Real Wood Coalition, part 15

Hardwood floors — if properly installed and maintained — can last a lifetime. The most critical step, experts say, is making sure the product is properly acclimatized before installing.

“Like any wood, hardwoods are sensitive to the moisture around them,” explains Jason Wright, technical advisor at Wagner Meters. “That’s because wood is hygroscopic, meaning it will absorb or release moisture depending on the ambient temperature and relative humidity (RH). Extreme moisture-related problems can occur, such as warping, cupping, crowns, kinks, mold and mildew, or even noticeable gaps between planks. Often problems like these involve expensive repairs.”

Failure by installers or contractors to acclimate the hardwood floor, or to install the product when the moisture content of the wood is too high, can compromise the integrity of the floor, notes Wright. “You could run into big problems that you don’t know about until later,” he said.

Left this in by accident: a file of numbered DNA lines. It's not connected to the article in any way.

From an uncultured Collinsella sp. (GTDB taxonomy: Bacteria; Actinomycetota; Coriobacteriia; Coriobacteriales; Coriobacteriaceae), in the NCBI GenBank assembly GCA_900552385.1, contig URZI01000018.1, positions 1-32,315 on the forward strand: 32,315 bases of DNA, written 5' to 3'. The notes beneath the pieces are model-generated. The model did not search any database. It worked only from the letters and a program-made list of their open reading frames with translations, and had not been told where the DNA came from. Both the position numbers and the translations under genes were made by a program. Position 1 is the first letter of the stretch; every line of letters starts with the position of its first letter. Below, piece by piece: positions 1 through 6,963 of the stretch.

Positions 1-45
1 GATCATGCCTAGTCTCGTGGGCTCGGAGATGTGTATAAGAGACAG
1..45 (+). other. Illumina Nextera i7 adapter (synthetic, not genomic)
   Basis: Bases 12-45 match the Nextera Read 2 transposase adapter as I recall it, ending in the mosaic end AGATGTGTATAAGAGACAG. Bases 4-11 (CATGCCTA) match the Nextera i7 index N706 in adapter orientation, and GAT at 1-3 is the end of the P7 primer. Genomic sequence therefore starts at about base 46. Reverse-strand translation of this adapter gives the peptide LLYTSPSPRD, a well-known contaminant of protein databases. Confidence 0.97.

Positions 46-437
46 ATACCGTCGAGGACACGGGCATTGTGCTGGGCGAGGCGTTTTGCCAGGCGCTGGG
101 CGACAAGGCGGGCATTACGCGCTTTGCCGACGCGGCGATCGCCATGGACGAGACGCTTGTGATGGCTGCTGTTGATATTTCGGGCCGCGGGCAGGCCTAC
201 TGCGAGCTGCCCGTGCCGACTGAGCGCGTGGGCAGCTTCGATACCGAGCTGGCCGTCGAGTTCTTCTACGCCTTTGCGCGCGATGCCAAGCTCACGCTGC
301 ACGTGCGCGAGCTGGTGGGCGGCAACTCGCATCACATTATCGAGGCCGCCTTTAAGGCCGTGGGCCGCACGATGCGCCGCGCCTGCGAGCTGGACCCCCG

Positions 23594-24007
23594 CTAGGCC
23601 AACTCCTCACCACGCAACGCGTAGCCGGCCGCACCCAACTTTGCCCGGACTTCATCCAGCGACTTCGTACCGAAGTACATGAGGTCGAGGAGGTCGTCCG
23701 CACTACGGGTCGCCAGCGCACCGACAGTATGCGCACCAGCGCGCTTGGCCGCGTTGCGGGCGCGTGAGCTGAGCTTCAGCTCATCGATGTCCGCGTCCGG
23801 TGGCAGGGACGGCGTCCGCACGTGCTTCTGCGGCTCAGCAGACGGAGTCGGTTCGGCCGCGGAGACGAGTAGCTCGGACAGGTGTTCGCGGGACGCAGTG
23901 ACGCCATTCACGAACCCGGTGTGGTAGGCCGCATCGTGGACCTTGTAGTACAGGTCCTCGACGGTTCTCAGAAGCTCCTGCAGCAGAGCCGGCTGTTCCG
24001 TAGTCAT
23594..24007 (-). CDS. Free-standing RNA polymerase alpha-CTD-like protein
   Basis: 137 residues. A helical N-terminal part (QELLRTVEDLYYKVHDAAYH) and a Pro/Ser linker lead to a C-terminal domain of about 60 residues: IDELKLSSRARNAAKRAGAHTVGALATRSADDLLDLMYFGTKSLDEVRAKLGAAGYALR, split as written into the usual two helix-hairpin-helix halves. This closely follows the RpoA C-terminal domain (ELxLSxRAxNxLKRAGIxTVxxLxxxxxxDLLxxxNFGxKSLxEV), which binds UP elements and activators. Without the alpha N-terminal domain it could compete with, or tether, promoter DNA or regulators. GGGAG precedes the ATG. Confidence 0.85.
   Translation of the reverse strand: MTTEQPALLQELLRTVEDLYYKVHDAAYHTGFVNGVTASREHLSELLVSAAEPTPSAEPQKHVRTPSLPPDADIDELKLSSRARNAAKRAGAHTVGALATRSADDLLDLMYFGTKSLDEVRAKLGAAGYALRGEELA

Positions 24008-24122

One such problem is warping, which is determined by any deviation from being flat. Warping can take various forms and can give the floor an undesirable twisted, bent or crooked appearance. “If the planks don’t return to their original shape, they can loosen or crack,” Wright explains.

Then there’s the danger of cupping, a type of warping that occurs when the edges on the sides of each plank stick higher than the centers. Any moisture balance, including a change in the environment, can cause the boards to expand beyond the space they were given during installation, Wright notes. The resulting pressure forces the board edges up, creating a “washboard” effect.

Even worse, poorly acclimatized wood floors can cause the floor to buckle. According to Wright, this usually happens in response to prolonged exposure to excessive moisture, such as after a floor has been submerged for a while.

In many cases, the solution to these problems is simple. “Since they are all due to moisture, your best line of defense is to pay attention to the moisture content of the hardwood before installation,” notes Wright. “Don’t just assume that the hardwood will acclimate well within a few days.”

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